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Colorado Regulator’s Vision for Xcel Virtual Power Plant: Tariff-Driven, 50 MW and Online by This Fall

Colorado Regulator’s Vision for Xcel Virtual Power Plant Tariff-Driven, 50 MW and Online by This Fall - Certrec


The virtual power plant pilot would include an opt-in “prosumer tariff” with higher fixed costs and a lower volumetric rate designed to incentivize distributed energy resource investment.

Xcel Energy would roll out a 50-MW virtual power plant, or VPP, utilizing a new “prosumer tariff” by the end of this year under a vision laid out by a Colorado Public Utilities Comission regulator. While the utility has some concerns about the timeline, it said in a Jan. 25 filing that aspects of the VPP could be included in an upcoming request for proposals in the first quarter.

Commissioner Tom Plant is pressing for Xcel to develop a VPP as part of an exploration of how third-party services can improve grid reliability. In a Jan. 5 recommended order, he sketched out how the VPP pilot might move ahead.

“Exploration of private sector VPP concepts is becoming increasingly important as Colorado moves from a traditional baseload, intermediate and peaker resource model to one in which greater percentages, and ultimately nearly 100 percent of generation capacity will be intermittent,” according to the recommended order. “The ability to dynamically manage demand and supply will become increasingly more critical to cost effective operation of the grid.”

Development of the VPP pilot will require Xcel to issue a request for proposals for a Distributed Energy Management System, or DERMs, which the recommended order calls “the functional nervous system of a VPP.” That RFP is expected in the first quarter of this year. Though the utility indicated it had some technical and timing concerns, Xcel said it generally supported Plant’s proposed decision.

Under Plant’s proposed VPP schedule, enrollment of initial aggregators and participants would begin in July, the pilot would launch in October and Xcel would produce recommendations for a fully-scaled program by November 2026.

“The company does not take specific exception to the timeline proposed for a VPP pilot expectation for third-party providers but notes that such a timeline is likely unachievable to efficiently and effectively implement a DERMS,” Xcel replied. Implementation “will require substantially more time,” potentially 18 months, the company said.

The use of a third-party DERMS provider will allow Xcel to move swiftly, other stakeholders said.

“We do think that they can do more, sooner, and that a viable VPP program could be set up this year – certainly by this fall,” Brian Turner, director of policy in the Western states for Advanced Energy United, told Utility Dive. AEU, along with the Colorado Solar and Storage Association and the Solar Energy Industries Association, also filed recommended changes to Plant’s order though the groups broadly support the effort.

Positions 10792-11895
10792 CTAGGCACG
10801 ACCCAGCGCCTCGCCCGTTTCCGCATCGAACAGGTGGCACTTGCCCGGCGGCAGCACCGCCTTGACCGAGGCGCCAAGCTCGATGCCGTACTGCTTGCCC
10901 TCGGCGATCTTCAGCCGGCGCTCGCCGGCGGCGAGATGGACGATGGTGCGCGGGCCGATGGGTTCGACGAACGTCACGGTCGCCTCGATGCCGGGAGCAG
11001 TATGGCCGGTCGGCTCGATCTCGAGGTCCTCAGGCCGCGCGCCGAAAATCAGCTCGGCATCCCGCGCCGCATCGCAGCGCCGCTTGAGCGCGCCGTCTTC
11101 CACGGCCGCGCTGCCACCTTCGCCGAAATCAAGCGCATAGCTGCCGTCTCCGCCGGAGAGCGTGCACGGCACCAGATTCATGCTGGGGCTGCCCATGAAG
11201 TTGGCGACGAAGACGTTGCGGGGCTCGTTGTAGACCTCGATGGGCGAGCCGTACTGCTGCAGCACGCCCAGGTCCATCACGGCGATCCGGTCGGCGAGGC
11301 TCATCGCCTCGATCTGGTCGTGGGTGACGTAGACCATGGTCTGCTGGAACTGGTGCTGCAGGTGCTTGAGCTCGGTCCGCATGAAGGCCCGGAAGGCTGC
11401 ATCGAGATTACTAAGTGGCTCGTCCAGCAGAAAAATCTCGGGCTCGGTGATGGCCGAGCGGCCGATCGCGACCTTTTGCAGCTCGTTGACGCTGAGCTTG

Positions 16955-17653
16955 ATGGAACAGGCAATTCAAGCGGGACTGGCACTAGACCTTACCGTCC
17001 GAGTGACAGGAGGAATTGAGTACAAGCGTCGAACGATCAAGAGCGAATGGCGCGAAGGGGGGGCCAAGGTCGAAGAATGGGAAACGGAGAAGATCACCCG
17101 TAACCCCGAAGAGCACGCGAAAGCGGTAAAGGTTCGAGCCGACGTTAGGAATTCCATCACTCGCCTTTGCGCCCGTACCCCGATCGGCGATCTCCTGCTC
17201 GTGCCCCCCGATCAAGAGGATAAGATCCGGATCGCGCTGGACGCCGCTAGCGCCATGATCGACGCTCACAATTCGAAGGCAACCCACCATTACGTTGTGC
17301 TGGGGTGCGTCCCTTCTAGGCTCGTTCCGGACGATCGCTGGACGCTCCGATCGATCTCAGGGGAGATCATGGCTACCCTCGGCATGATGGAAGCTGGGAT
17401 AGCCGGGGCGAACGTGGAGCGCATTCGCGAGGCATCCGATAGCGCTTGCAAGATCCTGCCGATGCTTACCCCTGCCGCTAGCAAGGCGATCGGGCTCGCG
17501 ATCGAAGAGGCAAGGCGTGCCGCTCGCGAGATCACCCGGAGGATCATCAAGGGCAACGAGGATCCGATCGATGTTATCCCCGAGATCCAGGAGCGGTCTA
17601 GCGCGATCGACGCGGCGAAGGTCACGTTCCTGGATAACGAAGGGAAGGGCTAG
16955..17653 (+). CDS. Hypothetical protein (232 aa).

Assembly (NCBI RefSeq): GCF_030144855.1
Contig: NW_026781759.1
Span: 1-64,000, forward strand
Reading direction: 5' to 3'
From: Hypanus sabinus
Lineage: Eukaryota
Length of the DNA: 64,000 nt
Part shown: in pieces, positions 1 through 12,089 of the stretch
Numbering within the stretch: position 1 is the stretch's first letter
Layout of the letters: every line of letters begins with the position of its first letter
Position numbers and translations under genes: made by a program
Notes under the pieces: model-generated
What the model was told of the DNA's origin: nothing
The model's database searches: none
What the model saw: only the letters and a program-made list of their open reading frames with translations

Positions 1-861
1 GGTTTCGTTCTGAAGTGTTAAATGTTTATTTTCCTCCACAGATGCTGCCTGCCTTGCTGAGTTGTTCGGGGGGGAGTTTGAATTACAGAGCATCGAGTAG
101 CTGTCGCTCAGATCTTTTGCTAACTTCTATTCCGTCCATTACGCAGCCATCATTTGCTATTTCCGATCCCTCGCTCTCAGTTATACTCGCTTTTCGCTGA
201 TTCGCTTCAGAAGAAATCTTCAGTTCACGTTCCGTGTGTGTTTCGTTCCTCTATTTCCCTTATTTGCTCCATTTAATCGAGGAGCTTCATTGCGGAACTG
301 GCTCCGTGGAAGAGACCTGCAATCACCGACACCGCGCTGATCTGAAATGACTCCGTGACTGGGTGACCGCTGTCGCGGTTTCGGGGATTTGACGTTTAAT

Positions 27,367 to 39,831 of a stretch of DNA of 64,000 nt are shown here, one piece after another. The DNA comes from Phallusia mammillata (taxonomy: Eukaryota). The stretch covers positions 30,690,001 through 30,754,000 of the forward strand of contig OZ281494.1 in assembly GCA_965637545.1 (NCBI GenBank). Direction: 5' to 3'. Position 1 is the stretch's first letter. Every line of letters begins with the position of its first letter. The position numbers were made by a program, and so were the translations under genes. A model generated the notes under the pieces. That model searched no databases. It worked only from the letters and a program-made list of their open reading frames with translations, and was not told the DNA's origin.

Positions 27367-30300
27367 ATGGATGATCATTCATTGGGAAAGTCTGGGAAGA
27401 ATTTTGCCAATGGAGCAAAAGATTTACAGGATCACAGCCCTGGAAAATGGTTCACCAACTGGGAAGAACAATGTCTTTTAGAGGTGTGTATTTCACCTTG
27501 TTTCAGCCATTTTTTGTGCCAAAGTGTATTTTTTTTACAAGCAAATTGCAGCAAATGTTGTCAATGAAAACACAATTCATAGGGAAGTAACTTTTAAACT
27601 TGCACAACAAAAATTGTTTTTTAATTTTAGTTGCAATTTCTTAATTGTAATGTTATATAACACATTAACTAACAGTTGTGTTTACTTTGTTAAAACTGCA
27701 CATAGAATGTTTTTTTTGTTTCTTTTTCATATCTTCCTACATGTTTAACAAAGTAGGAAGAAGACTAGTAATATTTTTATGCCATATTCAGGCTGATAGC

Plant’s order contemplates the VPP pilot testing a “prosumer tariff” for consumers that meet a “certain capacity level of available dispatch.”

“Prosumer tariffs should be designed to be attractive financially to the participant such that the option to qualify for the tariff would be an incentive for the participant to invest in more DERs that would advance electrification and provide reliability services to the grid,” according to Plant’s recommended order. “These would be residential, commercial, and industrial customers with relative capacity levels that they can deliver to the grid.”

Opting in to the prosumer tariff would give the participant a rate that would have a higher fixed cost combined with a lower volumetric rate, according to the recommended order.

Likely participants include homes with one or more of batteries, electric vehicle chargers, hot water heaters and smart thermostats, said Turner. Xcel already uses two third party vendors, Tesla and SolarEdge, which provide equipment within the utility’s existing Renewable Battery Connect Program, he said. That program allows Xcel to control customers’ solar-charged batteries during peak periods, but it requires the utility to request dispatch from the third-party.

“That same model could work in the near term,” Turner said. Xcel, however, has said that the utility ultimately wants a DERMS platform than can engage with multiple vendors’ equipment at once.

The VPP pilot will eventually be broken out of the current miscellaneous docket exploring third-party provision of services. It could be included in either Xcel’s Distributed Resources Planning proceeding or in an upcoming Demand-Side Management/Beneficial Electrification proceeding.

Turner said he expects a revised recommended decision to come soon from the PUC.

“We know that all the parties would like to move fast on the composite parts,” he said. With Xcel looking to issue an RFP this quarter, “they need to get the direction from the commission on what that looks like. And this proceeding is meant to shape what that looks like. So we should see some direction out of the commission soon.”